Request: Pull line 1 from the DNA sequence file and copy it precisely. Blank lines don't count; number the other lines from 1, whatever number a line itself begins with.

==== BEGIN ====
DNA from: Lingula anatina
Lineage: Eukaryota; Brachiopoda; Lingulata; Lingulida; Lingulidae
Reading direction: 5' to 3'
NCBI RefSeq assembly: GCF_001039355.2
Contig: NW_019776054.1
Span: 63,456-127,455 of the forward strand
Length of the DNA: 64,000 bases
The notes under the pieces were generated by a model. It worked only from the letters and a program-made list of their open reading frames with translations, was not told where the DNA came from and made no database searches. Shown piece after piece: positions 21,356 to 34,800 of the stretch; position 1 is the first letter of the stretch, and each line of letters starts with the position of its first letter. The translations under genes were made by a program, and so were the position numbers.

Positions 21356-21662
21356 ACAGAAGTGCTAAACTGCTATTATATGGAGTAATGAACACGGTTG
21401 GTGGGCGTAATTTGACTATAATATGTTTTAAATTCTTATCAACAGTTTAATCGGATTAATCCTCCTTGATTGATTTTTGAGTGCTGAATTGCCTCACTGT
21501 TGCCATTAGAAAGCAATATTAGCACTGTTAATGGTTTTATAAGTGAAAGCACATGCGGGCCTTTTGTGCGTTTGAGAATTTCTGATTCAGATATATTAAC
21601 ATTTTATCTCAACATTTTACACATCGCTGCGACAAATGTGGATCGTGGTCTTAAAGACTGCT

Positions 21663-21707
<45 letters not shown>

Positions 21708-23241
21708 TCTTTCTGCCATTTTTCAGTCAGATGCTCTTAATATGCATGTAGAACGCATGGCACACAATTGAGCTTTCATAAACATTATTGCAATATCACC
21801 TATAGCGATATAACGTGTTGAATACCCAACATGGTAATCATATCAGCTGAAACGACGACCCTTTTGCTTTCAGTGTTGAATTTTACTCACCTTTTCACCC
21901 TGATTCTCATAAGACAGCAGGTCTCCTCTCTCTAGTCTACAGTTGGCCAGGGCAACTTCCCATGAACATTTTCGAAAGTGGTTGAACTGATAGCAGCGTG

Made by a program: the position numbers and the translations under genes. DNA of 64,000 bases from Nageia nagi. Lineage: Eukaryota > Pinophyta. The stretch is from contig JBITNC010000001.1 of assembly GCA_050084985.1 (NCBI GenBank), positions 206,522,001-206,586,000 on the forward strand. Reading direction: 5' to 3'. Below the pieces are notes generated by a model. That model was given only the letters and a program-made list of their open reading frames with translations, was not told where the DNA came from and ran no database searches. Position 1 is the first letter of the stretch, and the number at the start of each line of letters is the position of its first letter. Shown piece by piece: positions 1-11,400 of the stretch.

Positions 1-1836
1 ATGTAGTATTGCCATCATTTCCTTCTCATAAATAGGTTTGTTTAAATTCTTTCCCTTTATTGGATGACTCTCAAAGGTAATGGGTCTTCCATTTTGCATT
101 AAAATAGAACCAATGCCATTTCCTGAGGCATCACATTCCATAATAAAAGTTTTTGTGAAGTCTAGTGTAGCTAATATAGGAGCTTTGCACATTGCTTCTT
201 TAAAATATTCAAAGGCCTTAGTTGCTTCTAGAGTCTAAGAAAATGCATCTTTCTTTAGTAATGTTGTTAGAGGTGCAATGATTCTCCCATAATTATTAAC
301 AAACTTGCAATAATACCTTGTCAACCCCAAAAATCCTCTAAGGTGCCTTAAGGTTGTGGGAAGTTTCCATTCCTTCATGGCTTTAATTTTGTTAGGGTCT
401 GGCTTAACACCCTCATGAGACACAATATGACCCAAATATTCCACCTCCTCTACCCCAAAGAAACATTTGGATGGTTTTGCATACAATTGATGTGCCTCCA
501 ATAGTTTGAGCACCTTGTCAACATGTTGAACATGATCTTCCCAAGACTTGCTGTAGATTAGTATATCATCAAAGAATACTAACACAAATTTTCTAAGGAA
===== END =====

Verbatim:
DNA from: Lingula anatina